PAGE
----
Celebrating the Day of the Mediterranean: Over 200 researchers and experts to participate in PRIMA webinar on Med Diet and Sustainability

Date

Celebrating the Day of the Mediterranean:
Over 200 researchers and experts participate in
PRIMA webinar on Med diet and Sustainability
PRIMA to fund 11 projects with 32 million Euros in
Section 1 this year
On the occasion of Mediterranean Day, Partnership for Research and
Innovation in the Mediterranean Area (PRIMA) has organized a webinar
on the challenges and opportunities of the Med diet
Barcelona, 26th of November 2021. Yesterday, representatives from the
European Commission (EC), the World Health Organization (WHO), the Food
and Agriculture Organization of the United Nations (FAO), the Union for the
Mediterranean (UfM) and PRIMA have discussed the importance of the
Mediterranean diet to fight increased obesity in the region.
Discussions have taken place during the webinar “The Future of Sustainable
Mediterranean Diet: Challenges, Opportunities and Actions” organized on
the first-ever Mediterranean Day.
This event has provided an opportunity to present the importance of the
Mediterranean diet at different perspectives (health, environment, socioeconomic and cultural). With welcome and inspirational talks from the
organizers, keynote presenters have focused on identifying the key enablers,
drivers as well as obstacles against shifting towards this eating pattern, trying
to answer two basic questions of the day: How and Why towards Mediterranean
diet. The webinar has highlighted that many chronic and non-communicable
diseases (such as cancer, diabetes, cardiovascular and respiratory diseases) are
emerging from being overweight and obesity as one of the causes. The high
number of obese European preschool children is one example.
The welcoming speeches were held by Professor Angelo Riccaboni, Chair of
PRIMA, as well as Isidro Gonzalez, Deputy Secretary-General of UfM, and Karen
Fabbri, Deputy Head of Bioeconomy in the Food Systems Unit of the European
Commission.
“PRIMA has always been playing a very active role in social change and Med
diet, and a major initiative that has funded 140 projects so far”, Angelo
Riccaboni explained. Isidro Gonzalez has expressed the need for more
innovation and cooperation to enhance climate change, energy and health,
especially regarding the blue food, because of the employment creation
potential for the Southern shore of the Mediterranean.
From the European Commission, Karen Fabbri has invited researchers to
apply to Horizon Europe programme under The Green Deal and the Farm to
Fork strategy. Both Ayoub Al-Jawaldeh, Regional Advisor Nutrition for the
Eastern Mediterranean at WHO, and José Valls Bedeau, Policy Officer of the
Food Systems and Food Safety division at FAO, have held keynote speeches
about sustainable Mediterranean Diet.
Ayoub Al-Jawaldeh highlighted that almost half of the population in Northern
and Middle Eastern Mediterranean countries are overweight. From his side,
José Valls added that more than 3 billion people in the world cannot afford a
healthy diet, while 14% of the produced food globally is wasted. “Improving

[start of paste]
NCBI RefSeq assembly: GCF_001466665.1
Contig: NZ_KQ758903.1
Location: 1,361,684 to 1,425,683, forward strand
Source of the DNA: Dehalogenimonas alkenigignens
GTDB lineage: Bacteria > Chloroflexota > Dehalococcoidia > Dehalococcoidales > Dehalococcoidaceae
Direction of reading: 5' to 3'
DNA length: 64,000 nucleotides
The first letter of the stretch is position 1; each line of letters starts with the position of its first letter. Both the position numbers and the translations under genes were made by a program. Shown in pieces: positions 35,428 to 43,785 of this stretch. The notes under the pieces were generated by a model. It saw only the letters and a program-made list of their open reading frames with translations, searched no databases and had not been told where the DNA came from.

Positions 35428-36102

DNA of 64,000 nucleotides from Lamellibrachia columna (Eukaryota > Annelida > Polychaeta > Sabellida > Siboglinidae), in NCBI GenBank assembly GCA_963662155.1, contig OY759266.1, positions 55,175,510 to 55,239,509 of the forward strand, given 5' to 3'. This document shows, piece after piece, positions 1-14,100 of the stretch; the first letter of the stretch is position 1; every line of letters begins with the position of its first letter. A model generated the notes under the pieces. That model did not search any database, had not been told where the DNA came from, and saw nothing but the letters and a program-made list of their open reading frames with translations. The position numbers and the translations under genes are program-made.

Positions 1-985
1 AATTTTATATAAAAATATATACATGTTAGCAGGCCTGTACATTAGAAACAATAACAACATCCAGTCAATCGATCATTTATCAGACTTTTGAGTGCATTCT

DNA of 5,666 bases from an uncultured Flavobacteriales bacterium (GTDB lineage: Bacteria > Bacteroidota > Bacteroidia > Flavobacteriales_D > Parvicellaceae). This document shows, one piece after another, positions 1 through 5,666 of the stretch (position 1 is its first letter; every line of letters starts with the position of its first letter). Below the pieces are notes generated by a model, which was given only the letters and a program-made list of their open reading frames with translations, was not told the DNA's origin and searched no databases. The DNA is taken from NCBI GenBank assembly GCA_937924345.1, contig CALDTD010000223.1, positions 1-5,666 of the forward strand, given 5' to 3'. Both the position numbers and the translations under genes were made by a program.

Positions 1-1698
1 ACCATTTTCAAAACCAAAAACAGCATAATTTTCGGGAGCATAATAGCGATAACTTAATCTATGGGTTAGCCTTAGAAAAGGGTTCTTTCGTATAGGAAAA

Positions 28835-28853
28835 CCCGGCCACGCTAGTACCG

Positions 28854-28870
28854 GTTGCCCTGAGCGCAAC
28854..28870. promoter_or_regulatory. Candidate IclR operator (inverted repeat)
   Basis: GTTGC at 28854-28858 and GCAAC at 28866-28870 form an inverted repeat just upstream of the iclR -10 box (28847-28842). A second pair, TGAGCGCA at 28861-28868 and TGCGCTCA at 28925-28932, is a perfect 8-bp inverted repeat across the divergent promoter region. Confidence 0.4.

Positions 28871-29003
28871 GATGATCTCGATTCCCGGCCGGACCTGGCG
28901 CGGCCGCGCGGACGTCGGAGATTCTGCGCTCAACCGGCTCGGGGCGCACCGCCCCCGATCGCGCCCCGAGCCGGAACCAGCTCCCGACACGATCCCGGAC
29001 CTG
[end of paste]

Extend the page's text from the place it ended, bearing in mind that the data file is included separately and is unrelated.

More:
food systems mean improving the delivery of healthy diets, reducing the
environmental impact and making them more accessible, affordable, equitable
and safe”, he said.
Afterwards, the PRIMA actions towards a sustainable Mediterranean diet have
been discussed. Octavi Quintana, Executive Director of PRIMA, and Mohamed
Wageih, Agrofood Project Officer at PRIMA, have shared their thoughts about
the set of values, lifestyle and a social-cultural approach behind the Med diet.
They elaborated how PRIMA could support the Med diet by funding a research
projects that encourages healthy and sustainable practices in the region.
An interactive session moderated by Omar Amawi, Deputy Director of PRIMA,
has witnessed participation from over 100. The audiences of the webinar
interacted through replying on questions abouttheir awareness and knowledge
about the Med diet.
In the Roundtable that followed, presentations of different case studies of
sustainable Med diet in the region, moderated by Sandro Dernini, from IFMed
and CIHEAM-Bari was held. He highlighted the value of the Med Diet 4.0
model. Many cases from Lebanon, Spain, Maghreb and Portugal have been
presented by excellent researchers in the region.
This session has shed the light on various countries’ achievements towards
a sustainable Mediterranean diet. The event outcome will feed the PRIMA future
calls and topics preparatory process.
Luis Serra Majem, from Universidad de Las Palmas de Gran Canaria, has
detailed the last achievements: improvement of research, valorisation of Med
diet as a cultural and culinary pattern, and boosting the sustainability
concept.
Nahla Hwalla, from the American University of Beirut, talked about the nutrition
transition and low adherence to Med diet because of the increasing shift to the
Western diet. “We have to retrieve the Mediterranean diet by routine
monitoring of food consumption and with a strategical road map participated
by all drivers of food systems for each country”.
Anna Maria Gomes, from the Catholic University of Portugal, explained the
Keywords for achieving the Med diet are technology and innovation, co-design
and a multi-stakeholders approach.
“The lack of awareness and high consumption of food high in sugar and fat are
the biggest challenges”, Rekia Belahsen, from Chouaib Doukkali University,
claimed from the Maghreb.
Last but not least, the results of PRIMA 2021 Section 1 have been announced by
Mohamed El Shinawi, Co-chair of PRIMA. With a total budget of 32 million
euros, eleven new projects have been chosen from which three projects tackle
the Med diet.

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PRIMA programme is supported by Horizon 2020, the European Union’s Framework Programme for Research and Innovation.

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